Powell duped by Russian pranksters who claimed to be Ukraine’s Volodymyr Zelenskyy

Politics

Federal Reserve Board Chair Jerome Powell holds a news conference after the Fed raised interest rates by a quarter of a percentage point following a two-day meeting of the Federal Open Market Committee (FOMC) on interest rate policy in Washington, March 22, 2023.
Leah Millis | Reuters

WASHINGTON — Federal Reserve Chairman Jerome Powell spoke by phone with two Russian pranksters earlier this year who falsely claimed to be President Volodymyr Zelenskyy of Ukraine.

Video clips circulated on Russian state TV showing Powell fielding questions from two well known pro-Kremlin comedians, Vladimir Kuznetsov and Alexei Stolyarov, who use the stage names Vovan and Lexus.

“Chair Powell participated in a conversation in January with someone who misrepresented himself as the Ukrainian president,” a Fed spokesperson told CNBC on Thursday. “It was a friendly conversation and took place in a context of our standing in support of the Ukrainian people in this challenging time. No sensitive or confidential information was discussed.”

The video appears to have been edited, the Fed spokesperson said, adding that they could not confirm the video’s accuracy. “The matter has been referred to appropriate law enforcement, and out of respect for their efforts, we won’t be commenting further.”

Powell does not appear to have said anything controversial during his call with the Zelenskyy impersonators, according to Bloomberg, which first reported the prank.

Yet the sheer fact that two well known allies of Russian President Vladimir Putin were able to evade detection and speak to Powell directly raises serious questions about security procedures at the central bank’s Washington headquarters.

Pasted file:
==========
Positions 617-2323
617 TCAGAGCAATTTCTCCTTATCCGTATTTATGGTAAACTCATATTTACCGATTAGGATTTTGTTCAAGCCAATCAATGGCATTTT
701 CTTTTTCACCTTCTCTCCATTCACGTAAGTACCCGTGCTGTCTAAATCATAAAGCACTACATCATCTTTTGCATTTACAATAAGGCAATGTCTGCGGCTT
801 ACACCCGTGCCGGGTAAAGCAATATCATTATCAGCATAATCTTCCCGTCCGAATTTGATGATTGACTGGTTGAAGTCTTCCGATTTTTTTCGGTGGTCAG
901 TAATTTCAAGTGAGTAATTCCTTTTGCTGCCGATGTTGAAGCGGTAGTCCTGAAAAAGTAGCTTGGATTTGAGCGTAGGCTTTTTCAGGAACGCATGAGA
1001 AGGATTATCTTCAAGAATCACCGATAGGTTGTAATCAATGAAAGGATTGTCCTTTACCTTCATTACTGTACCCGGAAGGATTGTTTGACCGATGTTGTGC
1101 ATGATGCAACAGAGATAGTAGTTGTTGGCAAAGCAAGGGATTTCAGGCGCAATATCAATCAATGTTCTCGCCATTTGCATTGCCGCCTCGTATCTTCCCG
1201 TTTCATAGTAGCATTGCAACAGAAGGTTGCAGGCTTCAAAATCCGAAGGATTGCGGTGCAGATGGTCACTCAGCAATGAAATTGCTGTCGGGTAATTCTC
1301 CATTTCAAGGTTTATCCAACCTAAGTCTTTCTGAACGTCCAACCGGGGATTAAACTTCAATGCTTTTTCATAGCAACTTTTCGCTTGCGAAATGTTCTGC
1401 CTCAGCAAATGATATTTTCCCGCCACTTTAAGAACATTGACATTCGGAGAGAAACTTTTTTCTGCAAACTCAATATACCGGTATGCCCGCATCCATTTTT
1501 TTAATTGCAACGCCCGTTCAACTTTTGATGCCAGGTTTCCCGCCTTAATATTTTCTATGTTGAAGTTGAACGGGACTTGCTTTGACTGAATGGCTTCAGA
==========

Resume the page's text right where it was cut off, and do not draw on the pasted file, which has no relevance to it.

Since 2014, Vovan and Lexus have played the same phone call prank on dozens of government officials and public figures around the world, often with the apparent goal of embarrassing people who criticize the Kremlin.

Russia’s February 2022 invasion of Ukraine has effectively raised the stakes of each of these hoaxes, however, as the U.S. and Europe have armed Ukraine’s defense forces and waged a global sanctions campaign against Russia.

Following a missile explosion in Poland in November, Vovan and Lexus impersonated French President Emmanuel Macron on a prank call with Polish President Andrzej Duda.

In January, they tricked former then German Chancellor Angela Merkel into thinking she was speaking to a former president of Ukraine.

Last month, the pair impersonated Zelenskyy again and spoke directly with European Central Bank President Christine Lagarde. They later released a video of the call, during which Lagarde said a European central bank digital currency could be introduced this October.

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